The truth is that other races must be used in presentations of white superiority, even if the other race (namely the Black race) is an unwritten/ unspoken parenthetical statement. Historically, the overt racist approach was to contrast the two races with unsubstantiated bigoted statements that any rational person could conclude recognize as false. Presently, however, these statements are masked in statistics. Either way, such juxtapositions exalt the white and demote the Black (or other race). In the coming days, I will provide two examples of how white superiority is presented historically and presently. Hopefully, this will give people in my generation and the generations after mine to consider as it relates to race relations and expressions of racism in 2012.
Black History Month has come and gone. Each year around this time, I reflect on the age-old question, “where do we go from here?” And my answer is always the same—“Up (you mighty race)” –Marcus Garvey. As I think about what prevents our upward mobility, unity (in the romantic sense) comes to mind. We are not united around a common cause or goal. In the past, it’s been because of leaders with different philosophies. Today it’s because of subcultures.
A few years ago, I was involved in a formal conversation about hip-hop music in the church. Later on that day, I had an encounter with a younger guy who was so upset with my stance that he wanted to fight! He told me that I insulted him because hip-hop was more than just music to him; hip-hop was his mother and his father, hip-hop was his friend, hip-hop was his culture, hip-hop was his life. “I am Hip Hop,” he yelled repeatedly as people had come around to hold him back. “I am Hip Hop!”
He was uninterested in hearing anything about Black history and Black (dominant) culture (although not monolithic). He dismissed any notions about Martin King or Malcolm X. His heroes were alive and in living color—covered with tattoos with grills that cost more than automobiles. Brilliance was measured by how much wit the artist could fit into a lyric or how many puns he could put into a rhyme. Philosophy was determined to how much word play the artist could use and by how coded the lyrics could be. History was respected when an artist sampled an old song, making a modern hit. Black history as made when the artist collected more money and fame than others of yesteryear.
In the past, Black people were united against a common enemy (oppression and racism) and were moving toward a common goal (freedom and self-determination). Even though there were different leaders with different methods on how to attain the goals, there was an overarching sense of unity. Today, it seems to me like that is missing. We’re not working with the same definitions of racism and oppression; neither are we working toward the same goals. As people identify with the subcultures, they drift away from the dominant culture, which inevitably creates a degree of enmity between the people in the dominant and sub-cultures (the generational divide).
As I think about the issues that we face as a people, the fight that we must champion is not one against issues of racism as we’ve known them in the past, they are issues of uniting despite so-called (sub)cultural differences. This is easier when we can agree on what culture is (and is not) and what the function of culture is. We must also come to terms and agree that others, who don’t have our best interests in mind, have had their hand upon many of the subcultures in the Black community.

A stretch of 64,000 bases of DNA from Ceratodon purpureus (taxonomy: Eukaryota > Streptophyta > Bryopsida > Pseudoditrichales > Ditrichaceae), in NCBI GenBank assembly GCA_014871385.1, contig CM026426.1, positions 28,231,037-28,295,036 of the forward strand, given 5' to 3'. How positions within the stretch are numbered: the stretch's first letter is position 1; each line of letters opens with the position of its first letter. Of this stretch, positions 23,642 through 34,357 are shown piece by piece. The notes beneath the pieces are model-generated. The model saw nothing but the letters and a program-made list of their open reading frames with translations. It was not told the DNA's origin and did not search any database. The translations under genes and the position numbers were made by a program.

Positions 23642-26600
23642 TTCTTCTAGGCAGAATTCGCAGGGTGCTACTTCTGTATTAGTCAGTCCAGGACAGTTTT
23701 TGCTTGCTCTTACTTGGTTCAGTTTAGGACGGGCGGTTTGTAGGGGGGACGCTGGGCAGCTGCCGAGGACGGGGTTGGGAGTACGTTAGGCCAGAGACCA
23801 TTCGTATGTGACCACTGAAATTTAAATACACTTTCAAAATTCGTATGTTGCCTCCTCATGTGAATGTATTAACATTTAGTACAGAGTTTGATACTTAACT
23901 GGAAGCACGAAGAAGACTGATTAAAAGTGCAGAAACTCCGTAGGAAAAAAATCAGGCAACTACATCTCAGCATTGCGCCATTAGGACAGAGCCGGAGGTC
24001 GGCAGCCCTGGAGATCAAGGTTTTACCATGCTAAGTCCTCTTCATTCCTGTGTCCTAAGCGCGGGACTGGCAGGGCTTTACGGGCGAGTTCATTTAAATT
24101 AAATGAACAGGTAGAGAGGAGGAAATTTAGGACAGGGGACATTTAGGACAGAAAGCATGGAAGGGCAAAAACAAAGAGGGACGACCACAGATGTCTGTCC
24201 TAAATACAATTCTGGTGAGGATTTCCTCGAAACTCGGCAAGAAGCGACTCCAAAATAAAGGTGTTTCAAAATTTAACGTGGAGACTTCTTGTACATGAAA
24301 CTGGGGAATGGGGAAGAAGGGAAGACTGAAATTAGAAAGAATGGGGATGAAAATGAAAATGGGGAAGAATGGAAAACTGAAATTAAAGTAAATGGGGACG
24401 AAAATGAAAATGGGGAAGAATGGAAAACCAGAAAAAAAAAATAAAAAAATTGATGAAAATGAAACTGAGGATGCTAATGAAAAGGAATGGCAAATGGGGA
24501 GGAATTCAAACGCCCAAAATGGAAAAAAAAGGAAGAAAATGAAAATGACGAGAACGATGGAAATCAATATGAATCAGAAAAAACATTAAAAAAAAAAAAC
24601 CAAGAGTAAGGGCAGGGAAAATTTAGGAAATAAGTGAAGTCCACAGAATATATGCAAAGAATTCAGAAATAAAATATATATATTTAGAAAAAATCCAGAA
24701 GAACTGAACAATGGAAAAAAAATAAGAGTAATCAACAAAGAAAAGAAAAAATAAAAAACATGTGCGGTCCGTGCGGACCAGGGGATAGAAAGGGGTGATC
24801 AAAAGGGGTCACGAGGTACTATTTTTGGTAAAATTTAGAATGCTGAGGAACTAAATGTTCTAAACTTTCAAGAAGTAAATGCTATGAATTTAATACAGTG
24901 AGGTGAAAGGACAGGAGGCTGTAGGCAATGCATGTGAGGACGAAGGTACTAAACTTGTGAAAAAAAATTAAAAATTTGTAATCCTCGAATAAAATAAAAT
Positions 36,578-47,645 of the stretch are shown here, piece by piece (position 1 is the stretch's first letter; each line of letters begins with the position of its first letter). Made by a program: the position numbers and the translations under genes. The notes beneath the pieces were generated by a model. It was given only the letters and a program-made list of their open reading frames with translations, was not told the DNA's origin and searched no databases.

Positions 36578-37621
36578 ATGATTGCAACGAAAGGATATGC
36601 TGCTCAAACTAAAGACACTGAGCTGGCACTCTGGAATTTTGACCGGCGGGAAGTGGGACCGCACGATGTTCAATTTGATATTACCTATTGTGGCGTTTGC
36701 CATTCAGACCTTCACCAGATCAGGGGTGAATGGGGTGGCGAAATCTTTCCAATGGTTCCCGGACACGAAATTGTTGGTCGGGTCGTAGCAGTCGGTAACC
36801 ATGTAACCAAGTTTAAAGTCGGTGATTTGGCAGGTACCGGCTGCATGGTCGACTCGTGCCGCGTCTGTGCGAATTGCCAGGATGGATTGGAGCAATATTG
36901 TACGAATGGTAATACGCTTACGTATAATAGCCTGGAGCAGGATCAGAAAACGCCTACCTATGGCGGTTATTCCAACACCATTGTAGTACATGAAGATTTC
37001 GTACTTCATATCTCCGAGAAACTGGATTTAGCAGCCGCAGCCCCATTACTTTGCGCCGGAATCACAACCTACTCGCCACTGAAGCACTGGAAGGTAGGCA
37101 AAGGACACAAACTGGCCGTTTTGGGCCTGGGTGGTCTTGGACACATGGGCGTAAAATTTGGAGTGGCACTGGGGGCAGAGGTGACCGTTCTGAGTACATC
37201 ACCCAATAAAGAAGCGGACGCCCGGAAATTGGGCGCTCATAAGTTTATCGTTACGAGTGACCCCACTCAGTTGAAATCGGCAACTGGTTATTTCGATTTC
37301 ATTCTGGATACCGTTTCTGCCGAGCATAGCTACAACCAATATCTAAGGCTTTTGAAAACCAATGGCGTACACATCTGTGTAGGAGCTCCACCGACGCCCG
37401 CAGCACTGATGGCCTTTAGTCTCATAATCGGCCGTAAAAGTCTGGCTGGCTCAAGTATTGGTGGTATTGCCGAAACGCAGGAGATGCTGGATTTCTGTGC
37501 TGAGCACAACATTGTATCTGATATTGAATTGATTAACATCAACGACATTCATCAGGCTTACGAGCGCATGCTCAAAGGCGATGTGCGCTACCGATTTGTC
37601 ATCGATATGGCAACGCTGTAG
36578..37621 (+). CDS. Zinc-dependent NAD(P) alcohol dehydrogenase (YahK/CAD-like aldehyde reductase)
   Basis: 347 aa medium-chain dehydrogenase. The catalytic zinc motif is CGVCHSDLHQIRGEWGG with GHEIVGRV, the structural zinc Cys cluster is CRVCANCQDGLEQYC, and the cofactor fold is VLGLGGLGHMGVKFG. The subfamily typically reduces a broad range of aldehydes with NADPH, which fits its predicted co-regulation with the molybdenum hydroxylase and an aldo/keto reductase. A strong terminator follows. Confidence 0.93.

The Next Generation
With no value placed on the following clips—let’s take a look at a few videos I’ve come across lately of what the younger generation has popularized.
Nearly 60 million views. That’s a lot. But that’s not all. Cartoons and other spoofs have surfaced since the original prank. There’s at least one high school band/ drum line that made a cadence from it.
Two brothers who have been putting thoughtful and humorous songs out since 2009. Their latest video has become a viral sensation (over 10 million views in one month) and still gaining popularity. They have become celebrities– interviewed, by news stations and visiting schools with students who know all the words to their songs.
Issa Rae had not seen herself represented on television shows or in the movies. She wanted to put something dealing with her sense of humor on YouTube. She never thought that it would become as popular as it was—so much so that her viewing audience raised money so that she could continue production. People everywhere have related to her sense of humor and are waiting impatiently for the return of the series.
No, everyone isn’t saying, “I am hip hop!” as the brother who tried to fight me a few years ago, but there is a new sense of humor emerging that is shifting education and entertainment. Funny rules the day. The silliest things and people become the most popular. People are becoming used to ideas and truth rapped up in sugary sweets and lighthearted and many times offensive humor. Fortunately or unfortunately, some have capitalized off of this understanding and present ideas in a new category: edutainment—unbalanced in many of its presentations.
It seems that Black (sub)culture is becoming less and less concerned about meaningful things that will get us out of the rut we’re in and more and more concerned about trivial things. Am I alone thinking this? Is there hope for unity in the future?
Tupac refers to a natural progression of fighting for rights. Have we gone backwards? Where are we now? Where do we go from here?
In the workshops and presentations I’ve given and participated in this month, the idea of power has been recurring. Consequently, I’ve been doing a lot of thinking about power and protest, and the efficacy of the Civil Rights Movement. Did King’s methods work? If not, why do we celebrate them like they did? If they did work in the 50s and 60s, will they still work today?
I was looking through a folder and found some writings I wrote back in 2007. After hearing about Genarlow Wilson and the Jena 6, I wrote for days about my thoughts on the inequities seen in the legal and political systems through the years. The piece I’m reading in this video was written after I returned from the mass demonstration in Jena, LA. I was very disappointed that the Jena 6 were still in Jail after we left. I was confused as to why we went down there and concluded that the 20,000 people who gathered to FREE the 6 students unfairly locked up had gathered for nothing. The “largest civil rights demonstration in years” was a failure in my eyes.
Do you think these methods are effective in 2012? Is the Occupy Movement gaining ground or is it just gaining attention?